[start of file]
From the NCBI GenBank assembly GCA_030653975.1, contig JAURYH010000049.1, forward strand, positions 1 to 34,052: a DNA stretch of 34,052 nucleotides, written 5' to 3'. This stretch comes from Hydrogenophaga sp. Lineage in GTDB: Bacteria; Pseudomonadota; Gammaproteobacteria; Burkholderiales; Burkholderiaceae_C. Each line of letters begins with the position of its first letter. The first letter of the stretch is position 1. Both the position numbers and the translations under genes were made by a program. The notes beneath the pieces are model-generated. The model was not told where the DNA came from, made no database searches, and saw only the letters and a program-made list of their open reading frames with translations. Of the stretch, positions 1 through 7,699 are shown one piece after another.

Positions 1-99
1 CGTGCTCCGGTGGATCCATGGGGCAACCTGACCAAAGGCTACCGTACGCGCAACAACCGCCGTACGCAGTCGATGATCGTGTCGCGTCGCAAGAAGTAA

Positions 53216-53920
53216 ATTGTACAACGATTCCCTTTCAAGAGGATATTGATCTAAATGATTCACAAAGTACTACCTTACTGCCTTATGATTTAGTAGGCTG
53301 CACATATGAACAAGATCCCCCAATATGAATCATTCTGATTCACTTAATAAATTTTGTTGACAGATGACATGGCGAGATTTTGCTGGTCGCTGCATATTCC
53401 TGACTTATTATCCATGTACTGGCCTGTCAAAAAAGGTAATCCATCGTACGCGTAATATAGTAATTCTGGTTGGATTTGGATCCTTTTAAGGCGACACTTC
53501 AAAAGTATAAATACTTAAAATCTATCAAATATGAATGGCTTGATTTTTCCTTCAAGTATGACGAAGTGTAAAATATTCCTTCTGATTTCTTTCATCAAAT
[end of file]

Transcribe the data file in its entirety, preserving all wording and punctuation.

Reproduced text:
From the NCBI GenBank assembly GCA_030653975.1, contig JAURYH010000049.1, forward strand, positions 1 to 34,052: a DNA stretch of 34,052 nucleotides, written 5' to 3'. This stretch comes from Hydrogenophaga sp. Lineage in GTDB: Bacteria; Pseudomonadota; Gammaproteobacteria; Burkholderiales; Burkholderiaceae_C. Each line of letters begins with the position of its first letter. The first letter of the stretch is position 1. Both the position numbers and the translations under genes were made by a program. The notes beneath the pieces are model-generated. The model was not told where the DNA came from, made no database searches, and saw only the letters and a program-made list of their open reading frames with translations. Of the stretch, positions 1 through 7,699 are shown one piece after another.

Positions 1-99
1 CGTGCTCCGGTGGATCCATGGGGCAACCTGACCAAAGGCTACCGTACGCGCAACAACCGCCGTACGCAGTCGATGATCGTGTCGCGTCGCAAGAAGTAA

Positions 53216-53920
53216 ATTGTACAACGATTCCCTTTCAAGAGGATATTGATCTAAATGATTCACAAAGTACTACCTTACTGCCTTATGATTTAGTAGGCTG
53301 CACATATGAACAAGATCCCCCAATATGAATCATTCTGATTCACTTAATAAATTTTGTTGACAGATGACATGGCGAGATTTTGCTGGTCGCTGCATATTCC
53401 TGACTTATTATCCATGTACTGGCCTGTCAAAAAAGGTAATCCATCGTACGCGTAATATAGTAATTCTGGTTGGATTTGGATCCTTTTAAGGCGACACTTC
53501 AAAAGTATAAATACTTAAAATCTATCAAATATGAATGGCTTGATTTTTCCTTCAAGTATGACGAAGTGTAAAATATTCCTTCTGATTTCTTTCATCAAAT